Last modified: September 8, 2018

Fishing Piers San Francisco Bay Area

Robert E. Wooley Pier — Burlingame

Public Pier — No Fishing License Required

My daughter Kim called one day. “Guess what, you missed a pier!” And, as usual, she was right. She also went on to tell me about the 14-inch baby sturgeon she had caught and released. Although small, it was an interesting catch; some anglers have fished on piers for years and never hooked a sturgeon—of any size.

This small pier sits secluded, down among the hotels just south of San Francisco Airport. The pier is very small and juts out just a short distance into these waters but it offers fair to decent fishing seasonally for several different species. Also, expect to have a few tourists walk up to check out the fishing action. It is a great place to watch the jets land onto the airport runway and a great little park to bring the kids if you have a family.

Matty and a seven-gill shark

Environment. The pier sits for the most part parallel to a rocky, moss-covered shoreline. Pilings are heavily covered with barnacles but only a few mussels are present (which means it isn’t a great pier for perch). Water here is fairly shallow and the bottom is typical bay mud with few obstructions. Wind however can be a problem, as can wind surfers who find this a good spot from which to practice their sport. Unfortunately, this can at times lead to crossed lines and heated words but this is fairly rare. The park and pier are relatively new (January 1987) and in excellent condition. Because of its south bay location, the pier sees the normal mix of perch, kingfish (white croaker), striped bass, flatfish, sharks, rays and a few sturgeon. It also sees a lot of jacksmelt; a common occurrence in bay areas that have a rocky shoreline similar to that found here.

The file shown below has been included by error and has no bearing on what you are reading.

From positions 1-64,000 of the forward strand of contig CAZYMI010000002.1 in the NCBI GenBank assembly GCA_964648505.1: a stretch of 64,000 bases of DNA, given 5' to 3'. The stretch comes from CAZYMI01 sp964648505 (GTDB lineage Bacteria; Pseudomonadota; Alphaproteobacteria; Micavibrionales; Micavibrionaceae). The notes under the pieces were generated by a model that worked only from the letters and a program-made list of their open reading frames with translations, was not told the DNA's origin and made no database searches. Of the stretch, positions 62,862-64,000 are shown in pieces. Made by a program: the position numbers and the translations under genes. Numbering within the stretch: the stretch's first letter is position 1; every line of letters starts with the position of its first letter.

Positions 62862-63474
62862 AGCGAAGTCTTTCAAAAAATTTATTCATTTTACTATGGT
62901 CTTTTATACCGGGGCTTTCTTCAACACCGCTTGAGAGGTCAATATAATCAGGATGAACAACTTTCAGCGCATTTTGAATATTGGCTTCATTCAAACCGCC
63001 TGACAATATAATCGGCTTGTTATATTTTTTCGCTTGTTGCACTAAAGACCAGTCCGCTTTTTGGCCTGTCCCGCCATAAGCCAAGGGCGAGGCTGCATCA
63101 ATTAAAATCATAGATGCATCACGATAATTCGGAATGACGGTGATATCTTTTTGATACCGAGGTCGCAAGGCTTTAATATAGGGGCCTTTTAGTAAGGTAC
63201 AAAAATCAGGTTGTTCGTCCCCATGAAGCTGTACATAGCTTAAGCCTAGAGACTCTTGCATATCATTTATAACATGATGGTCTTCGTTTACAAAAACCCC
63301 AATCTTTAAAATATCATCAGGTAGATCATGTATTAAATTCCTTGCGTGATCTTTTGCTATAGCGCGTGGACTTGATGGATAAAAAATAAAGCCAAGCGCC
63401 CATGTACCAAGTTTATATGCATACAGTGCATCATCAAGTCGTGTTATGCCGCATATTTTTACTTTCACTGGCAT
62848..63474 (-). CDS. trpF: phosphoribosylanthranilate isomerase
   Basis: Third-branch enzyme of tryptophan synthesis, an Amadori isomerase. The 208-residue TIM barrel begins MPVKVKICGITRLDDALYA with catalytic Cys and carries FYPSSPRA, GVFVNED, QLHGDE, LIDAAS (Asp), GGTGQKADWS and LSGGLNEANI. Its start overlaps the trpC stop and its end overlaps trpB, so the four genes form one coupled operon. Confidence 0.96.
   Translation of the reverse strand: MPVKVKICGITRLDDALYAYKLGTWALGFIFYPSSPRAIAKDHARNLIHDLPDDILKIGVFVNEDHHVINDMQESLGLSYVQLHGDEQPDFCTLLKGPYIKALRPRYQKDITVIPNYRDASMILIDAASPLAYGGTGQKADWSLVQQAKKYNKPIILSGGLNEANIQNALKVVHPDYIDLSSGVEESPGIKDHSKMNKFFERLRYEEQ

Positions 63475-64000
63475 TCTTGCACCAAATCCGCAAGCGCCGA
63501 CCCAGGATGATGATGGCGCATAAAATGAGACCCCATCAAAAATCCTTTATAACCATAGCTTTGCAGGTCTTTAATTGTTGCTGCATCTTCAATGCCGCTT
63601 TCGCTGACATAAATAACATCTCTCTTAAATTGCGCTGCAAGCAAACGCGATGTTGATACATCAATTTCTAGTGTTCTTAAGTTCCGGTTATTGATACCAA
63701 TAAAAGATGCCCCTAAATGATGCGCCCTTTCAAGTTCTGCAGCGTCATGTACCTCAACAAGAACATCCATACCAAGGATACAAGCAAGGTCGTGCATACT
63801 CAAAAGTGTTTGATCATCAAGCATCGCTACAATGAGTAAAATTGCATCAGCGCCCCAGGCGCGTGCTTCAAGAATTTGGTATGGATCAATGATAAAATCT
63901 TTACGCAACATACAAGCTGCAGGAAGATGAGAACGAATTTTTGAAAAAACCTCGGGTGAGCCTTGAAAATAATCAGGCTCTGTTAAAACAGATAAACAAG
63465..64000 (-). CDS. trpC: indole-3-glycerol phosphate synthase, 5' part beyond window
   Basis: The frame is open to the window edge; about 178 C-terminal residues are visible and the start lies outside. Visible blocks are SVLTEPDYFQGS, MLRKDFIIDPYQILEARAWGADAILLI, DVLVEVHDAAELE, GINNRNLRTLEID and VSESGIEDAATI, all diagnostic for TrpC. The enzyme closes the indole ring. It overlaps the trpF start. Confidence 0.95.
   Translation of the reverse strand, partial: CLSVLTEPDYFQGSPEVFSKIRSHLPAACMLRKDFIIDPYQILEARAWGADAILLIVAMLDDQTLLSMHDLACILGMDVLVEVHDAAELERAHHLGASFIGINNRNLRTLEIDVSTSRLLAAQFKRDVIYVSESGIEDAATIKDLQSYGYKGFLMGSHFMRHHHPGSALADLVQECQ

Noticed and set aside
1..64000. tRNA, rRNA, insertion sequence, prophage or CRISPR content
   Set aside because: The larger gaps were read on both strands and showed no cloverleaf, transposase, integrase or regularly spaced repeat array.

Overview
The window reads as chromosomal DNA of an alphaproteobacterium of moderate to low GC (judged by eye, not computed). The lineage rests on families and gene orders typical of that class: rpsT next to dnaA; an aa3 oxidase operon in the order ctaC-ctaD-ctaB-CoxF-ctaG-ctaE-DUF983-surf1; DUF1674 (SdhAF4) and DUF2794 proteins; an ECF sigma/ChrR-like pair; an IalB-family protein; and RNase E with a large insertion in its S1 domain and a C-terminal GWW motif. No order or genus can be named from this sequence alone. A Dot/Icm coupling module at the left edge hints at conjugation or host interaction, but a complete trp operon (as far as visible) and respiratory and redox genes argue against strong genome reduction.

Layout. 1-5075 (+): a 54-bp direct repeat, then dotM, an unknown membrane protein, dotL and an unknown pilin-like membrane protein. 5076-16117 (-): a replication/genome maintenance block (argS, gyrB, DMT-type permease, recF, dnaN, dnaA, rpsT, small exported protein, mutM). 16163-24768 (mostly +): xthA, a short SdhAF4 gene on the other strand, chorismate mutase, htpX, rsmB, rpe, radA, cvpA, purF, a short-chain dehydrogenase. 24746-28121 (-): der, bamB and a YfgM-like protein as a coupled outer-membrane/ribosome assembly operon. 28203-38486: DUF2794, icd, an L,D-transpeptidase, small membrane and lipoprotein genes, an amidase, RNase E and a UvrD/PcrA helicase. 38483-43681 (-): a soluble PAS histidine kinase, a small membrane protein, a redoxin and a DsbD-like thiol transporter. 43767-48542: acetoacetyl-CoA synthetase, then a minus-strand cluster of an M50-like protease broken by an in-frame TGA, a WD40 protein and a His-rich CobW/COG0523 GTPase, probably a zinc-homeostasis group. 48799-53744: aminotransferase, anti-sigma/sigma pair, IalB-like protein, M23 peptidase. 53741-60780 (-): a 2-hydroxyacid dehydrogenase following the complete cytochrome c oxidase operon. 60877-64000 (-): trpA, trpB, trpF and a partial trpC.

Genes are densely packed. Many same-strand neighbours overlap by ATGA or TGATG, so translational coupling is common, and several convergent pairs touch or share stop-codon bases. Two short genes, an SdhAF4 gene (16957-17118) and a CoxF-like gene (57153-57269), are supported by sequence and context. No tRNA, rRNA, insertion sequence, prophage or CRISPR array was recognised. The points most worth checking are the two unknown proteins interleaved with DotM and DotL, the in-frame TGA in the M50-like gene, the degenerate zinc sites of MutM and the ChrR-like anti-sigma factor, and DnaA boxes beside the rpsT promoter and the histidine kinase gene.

A LOT of bat ray are caught at the pier including some that exceed 100 pounds in weight

Fishing Tips. Most of the anglers here cast straight out for striped bass, bat rays, or sharks, and many are landed. Then again, large schools of jacksmelt will often be found in the waters around the pier. Choose which type of fish to seek and remember to take note of the seasons.

Winter and spring are the prime times for pileperch (splittails), blackperch (pogies), rubberlip perch and starry flounder, and these are landed on the bottom with worms, shrimp or cut anchovy (for the flounder). This is also the time for sturgeon but the shallow water really isn’t the best environment for the elusive diamondbacks. However, a few anglers will seek out the large fish and the best baits are grass shrimp, ghost shrimp or blue mud shrimp fished on the bottom. During the herring spawns also try herring or their eggs.

Leopard sharks, both babies like this one and larger adults, are common

Jacksmelt may be encountered almost any time of the year but springtime through the fall is the prime time for these scrappy fighters. When the schools are present, whole families will flock to local piers to fish for the large smelt. Jacksmelt will generally be landed on pile worms (small pieces) fished just under the surface with a float. However, I’ve had days when the jacksmelt preferred small pieces of shrimp or even small strips of anchovy (especially as it is getting dark), so don’t be afraid to experiment with different baits, just remember to keep them small due to the jacksmelt’s small mouth.

Flatfish such as sole and sand dabs (and some halibut) will be taken throughout the summer as will several additional types of perch, especially white seaperch (splittail perch), walleye and silver surfperch (after the perch closure is over).  During the summer months anglers can also expect to take a few kingfish (white croaker) if they use cut anchovies and fish on the bottom.

A few thornback rays have have begun to show up in the past decade

Stripers are generally present from March until October and most that are landed are caught on grass shrimp, ghost shrimp, sardines, or live baits such as bullheads (staghorn sculpin) or mudsuckers (longjaw goby). Many anglers use artificial lures and a wide variety have proven to be successful. I have seen pictures of 30+pound stripers from this pier so be prepared.